The dust and soil at the base of the nearest of these peaks is waterlogged. Ever increasing in its softness, it becomes more and more a slurry of coal dust and mud. The mass of the tip bears down upon it, a dead weight. Then tip number seven moves, it lurches and crumbles and descends in one great catastrophic flow. The black muck and loose rock, greased at the base, tears down the valley as a terrifying shadow. Over pastures and bracken, faster and faster it descends with undignified haste. Through farms and terraces, the path is relentless, drawn like a magnet towards the school. Born of man’s ignorance, it is the innocent that will pay the price.

The roaring sound is like an aircraft coming into land, though no airfield is anywhere near. The classrooms darken as the unimaginable hell unfolds around them. Then there is nothing. An uneasy stillness envelopes the world. Nature has followed its rules and a dreadful order has been restored, in a place where man has tried to ignore the effects of his own folly.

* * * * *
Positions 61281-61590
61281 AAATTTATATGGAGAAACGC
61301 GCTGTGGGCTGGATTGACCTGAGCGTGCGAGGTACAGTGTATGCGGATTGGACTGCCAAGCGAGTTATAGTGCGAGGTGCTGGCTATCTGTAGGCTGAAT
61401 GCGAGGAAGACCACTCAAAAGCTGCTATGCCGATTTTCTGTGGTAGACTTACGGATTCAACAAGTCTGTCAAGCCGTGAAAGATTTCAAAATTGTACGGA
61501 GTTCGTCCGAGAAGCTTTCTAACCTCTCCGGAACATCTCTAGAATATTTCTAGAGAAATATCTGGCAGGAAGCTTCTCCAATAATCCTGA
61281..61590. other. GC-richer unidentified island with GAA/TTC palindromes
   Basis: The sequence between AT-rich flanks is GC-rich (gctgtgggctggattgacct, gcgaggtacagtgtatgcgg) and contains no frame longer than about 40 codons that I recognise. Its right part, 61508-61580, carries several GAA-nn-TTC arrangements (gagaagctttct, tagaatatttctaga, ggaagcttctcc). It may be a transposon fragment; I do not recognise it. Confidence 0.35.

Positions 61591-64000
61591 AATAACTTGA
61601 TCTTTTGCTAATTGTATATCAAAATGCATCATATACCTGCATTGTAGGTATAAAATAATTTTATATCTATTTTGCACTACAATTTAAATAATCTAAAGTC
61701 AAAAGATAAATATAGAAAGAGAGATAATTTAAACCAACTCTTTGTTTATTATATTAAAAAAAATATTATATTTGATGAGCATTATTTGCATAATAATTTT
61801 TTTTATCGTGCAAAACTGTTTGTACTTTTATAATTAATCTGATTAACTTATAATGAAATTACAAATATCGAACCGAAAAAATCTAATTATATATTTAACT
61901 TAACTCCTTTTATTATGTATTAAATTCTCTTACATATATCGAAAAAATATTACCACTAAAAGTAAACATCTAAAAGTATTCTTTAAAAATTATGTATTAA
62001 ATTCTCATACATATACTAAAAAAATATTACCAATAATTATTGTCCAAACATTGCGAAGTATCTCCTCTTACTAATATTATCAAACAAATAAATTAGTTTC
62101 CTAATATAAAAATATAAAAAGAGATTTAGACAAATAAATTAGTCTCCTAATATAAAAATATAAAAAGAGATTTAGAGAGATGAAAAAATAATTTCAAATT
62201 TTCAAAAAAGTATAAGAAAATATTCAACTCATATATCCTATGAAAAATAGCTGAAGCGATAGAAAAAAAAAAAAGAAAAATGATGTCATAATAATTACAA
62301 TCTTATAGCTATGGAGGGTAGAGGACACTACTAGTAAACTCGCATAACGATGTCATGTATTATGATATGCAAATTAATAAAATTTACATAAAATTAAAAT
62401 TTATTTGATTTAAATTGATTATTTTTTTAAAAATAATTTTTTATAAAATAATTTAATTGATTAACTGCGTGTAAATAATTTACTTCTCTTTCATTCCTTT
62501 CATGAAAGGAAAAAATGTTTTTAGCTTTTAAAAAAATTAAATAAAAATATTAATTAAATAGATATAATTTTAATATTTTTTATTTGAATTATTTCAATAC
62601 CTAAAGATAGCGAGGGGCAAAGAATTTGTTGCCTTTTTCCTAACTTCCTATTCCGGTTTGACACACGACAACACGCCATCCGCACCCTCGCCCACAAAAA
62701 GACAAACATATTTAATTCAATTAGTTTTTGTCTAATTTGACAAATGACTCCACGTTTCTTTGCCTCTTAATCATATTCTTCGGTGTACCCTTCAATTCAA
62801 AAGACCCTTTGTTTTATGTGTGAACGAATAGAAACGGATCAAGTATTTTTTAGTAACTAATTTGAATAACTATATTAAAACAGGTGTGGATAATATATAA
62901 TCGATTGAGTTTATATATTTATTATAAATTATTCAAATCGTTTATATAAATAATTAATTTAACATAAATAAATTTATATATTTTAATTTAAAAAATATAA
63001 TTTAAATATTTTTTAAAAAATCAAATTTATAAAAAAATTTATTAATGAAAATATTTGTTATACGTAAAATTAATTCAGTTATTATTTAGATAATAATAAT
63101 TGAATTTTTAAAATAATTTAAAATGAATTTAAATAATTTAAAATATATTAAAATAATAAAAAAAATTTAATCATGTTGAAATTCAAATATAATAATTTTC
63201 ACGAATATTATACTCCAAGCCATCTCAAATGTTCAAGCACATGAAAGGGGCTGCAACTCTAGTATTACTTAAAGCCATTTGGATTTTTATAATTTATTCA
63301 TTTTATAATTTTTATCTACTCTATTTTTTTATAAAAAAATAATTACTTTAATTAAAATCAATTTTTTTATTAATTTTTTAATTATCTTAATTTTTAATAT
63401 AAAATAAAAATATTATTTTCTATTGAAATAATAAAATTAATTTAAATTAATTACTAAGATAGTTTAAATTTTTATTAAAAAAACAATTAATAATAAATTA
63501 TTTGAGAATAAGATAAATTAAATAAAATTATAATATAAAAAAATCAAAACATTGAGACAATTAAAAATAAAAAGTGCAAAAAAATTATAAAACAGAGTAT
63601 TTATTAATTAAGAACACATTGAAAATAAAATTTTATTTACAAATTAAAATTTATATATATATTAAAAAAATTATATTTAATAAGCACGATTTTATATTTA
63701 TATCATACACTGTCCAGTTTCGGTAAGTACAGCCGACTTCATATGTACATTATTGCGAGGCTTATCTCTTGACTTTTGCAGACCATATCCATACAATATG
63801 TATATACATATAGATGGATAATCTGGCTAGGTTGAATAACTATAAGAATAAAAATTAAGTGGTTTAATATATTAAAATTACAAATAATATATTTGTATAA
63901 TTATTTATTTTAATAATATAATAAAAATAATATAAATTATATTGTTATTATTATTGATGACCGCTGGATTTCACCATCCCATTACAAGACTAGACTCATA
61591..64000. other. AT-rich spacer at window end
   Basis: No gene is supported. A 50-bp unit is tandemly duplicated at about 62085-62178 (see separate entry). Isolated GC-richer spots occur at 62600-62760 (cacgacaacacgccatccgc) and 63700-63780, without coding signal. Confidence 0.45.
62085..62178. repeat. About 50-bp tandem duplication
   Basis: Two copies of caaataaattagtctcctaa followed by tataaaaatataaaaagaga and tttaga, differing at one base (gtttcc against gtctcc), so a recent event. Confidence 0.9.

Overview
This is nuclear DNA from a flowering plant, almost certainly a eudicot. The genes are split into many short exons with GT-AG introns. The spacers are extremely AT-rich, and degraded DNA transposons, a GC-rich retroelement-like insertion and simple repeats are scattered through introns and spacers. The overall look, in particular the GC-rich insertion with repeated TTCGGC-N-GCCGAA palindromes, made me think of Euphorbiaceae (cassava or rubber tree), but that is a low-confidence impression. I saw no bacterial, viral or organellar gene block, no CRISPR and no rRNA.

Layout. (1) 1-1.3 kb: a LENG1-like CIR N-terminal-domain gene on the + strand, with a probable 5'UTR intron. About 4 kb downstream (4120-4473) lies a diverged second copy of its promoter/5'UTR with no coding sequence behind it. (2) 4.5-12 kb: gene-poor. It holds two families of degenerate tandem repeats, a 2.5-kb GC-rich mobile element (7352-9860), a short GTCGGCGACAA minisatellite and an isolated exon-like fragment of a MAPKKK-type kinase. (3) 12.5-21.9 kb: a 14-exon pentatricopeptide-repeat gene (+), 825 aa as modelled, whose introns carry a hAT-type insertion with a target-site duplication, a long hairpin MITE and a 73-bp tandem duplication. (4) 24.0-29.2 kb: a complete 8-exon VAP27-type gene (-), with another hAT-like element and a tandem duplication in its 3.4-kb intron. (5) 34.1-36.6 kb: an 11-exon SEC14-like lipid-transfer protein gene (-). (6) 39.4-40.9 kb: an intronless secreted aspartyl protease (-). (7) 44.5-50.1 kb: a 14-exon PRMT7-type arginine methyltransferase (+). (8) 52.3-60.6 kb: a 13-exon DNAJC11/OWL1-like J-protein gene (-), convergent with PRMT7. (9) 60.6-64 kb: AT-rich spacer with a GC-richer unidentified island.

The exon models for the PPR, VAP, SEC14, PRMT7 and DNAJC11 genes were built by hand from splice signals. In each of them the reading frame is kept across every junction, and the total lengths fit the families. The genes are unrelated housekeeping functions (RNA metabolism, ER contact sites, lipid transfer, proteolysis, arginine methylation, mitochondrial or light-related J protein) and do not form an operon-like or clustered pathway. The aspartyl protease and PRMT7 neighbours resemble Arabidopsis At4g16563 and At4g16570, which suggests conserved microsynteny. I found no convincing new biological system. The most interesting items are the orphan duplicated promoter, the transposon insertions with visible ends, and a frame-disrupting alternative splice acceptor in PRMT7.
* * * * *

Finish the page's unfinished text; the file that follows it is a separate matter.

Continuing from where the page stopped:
You hear the little school has been damaged by an accident. Your body goes numb when you hear that a black morass has scythed through the heart of the village. A flow, like lava, has hit at the point where the most hearts will be broken. Nature’s act of terrorism has delivered a crushing blow to the lives of the people.

You panic, as you scale the black spoil, to find that all that you can see of the school is its slate roof, standing proud of a blanket of misery. Imagine the anguish as people rush around like ants, not knowing where to begin. Not knowing where is the key to unlock this tragedy and save those within. Not knowing for all but a few, it is already too late.

The people start digging anywhere, everywhere, for a chance that a child has managed to escape. Some claw the black mass with their bare hands to try and unlock their dreadful tomb. It’s all in vain, those precious few who were pulled out at the start are the miracles. Nobody is found alive after the first two hours.